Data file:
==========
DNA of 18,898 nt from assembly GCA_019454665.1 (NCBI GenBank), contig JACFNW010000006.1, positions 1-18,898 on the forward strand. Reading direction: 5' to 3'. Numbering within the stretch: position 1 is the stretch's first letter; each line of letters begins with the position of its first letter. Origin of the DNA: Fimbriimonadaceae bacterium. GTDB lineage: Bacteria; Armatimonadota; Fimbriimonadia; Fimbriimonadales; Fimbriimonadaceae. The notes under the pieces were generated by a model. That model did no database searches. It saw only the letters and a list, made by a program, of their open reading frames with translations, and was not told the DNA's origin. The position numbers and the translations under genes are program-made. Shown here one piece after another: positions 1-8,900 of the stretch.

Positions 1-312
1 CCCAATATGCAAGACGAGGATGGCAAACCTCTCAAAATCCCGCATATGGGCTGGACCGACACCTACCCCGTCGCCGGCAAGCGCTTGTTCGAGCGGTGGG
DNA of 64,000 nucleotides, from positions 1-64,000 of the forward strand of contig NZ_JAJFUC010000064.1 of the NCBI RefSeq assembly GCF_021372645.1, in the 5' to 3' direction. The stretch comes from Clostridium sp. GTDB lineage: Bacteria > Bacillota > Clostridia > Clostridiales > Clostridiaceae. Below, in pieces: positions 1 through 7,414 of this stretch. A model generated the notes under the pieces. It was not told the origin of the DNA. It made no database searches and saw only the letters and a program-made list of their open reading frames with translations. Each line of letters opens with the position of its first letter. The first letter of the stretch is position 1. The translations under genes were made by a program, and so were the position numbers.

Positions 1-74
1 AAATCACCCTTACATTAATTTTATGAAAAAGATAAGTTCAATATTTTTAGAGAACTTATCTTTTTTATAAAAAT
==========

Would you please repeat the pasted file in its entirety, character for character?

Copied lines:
DNA of 18,898 nt from assembly GCA_019454665.1 (NCBI GenBank), contig JACFNW010000006.1, positions 1-18,898 on the forward strand. Reading direction: 5' to 3'. Numbering within the stretch: position 1 is the stretch's first letter; each line of letters begins with the position of its first letter. Origin of the DNA: Fimbriimonadaceae bacterium. GTDB lineage: Bacteria; Armatimonadota; Fimbriimonadia; Fimbriimonadales; Fimbriimonadaceae. The notes under the pieces were generated by a model. That model did no database searches. It saw only the letters and a list, made by a program, of their open reading frames with translations, and was not told the DNA's origin. The position numbers and the translations under genes are program-made. Shown here one piece after another: positions 1-8,900 of the stretch.

Positions 1-312
1 CCCAATATGCAAGACGAGGATGGCAAACCTCTCAAAATCCCGCATATGGGCTGGACCGACACCTACCCCGTCGCCGGCAAGCGCTTGTTCGAGCGGTGGG
DNA of 64,000 nucleotides, from positions 1-64,000 of the forward strand of contig NZ_JAJFUC010000064.1 of the NCBI RefSeq assembly GCF_021372645.1, in the 5' to 3' direction. The stretch comes from Clostridium sp. GTDB lineage: Bacteria > Bacillota > Clostridia > Clostridiales > Clostridiaceae. Below, in pieces: positions 1 through 7,414 of this stretch. A model generated the notes under the pieces. It was not told the origin of the DNA. It made no database searches and saw only the letters and a program-made list of their open reading frames with translations. Each line of letters opens with the position of its first letter. The first letter of the stretch is position 1. The translations under genes were made by a program, and so were the position numbers.

Positions 1-74
1 AAATCACCCTTACATTAATTTTATGAAAAAGATAAGTTCAATATTTTTAGAGAACTTATCTTTTTTATAAAAAT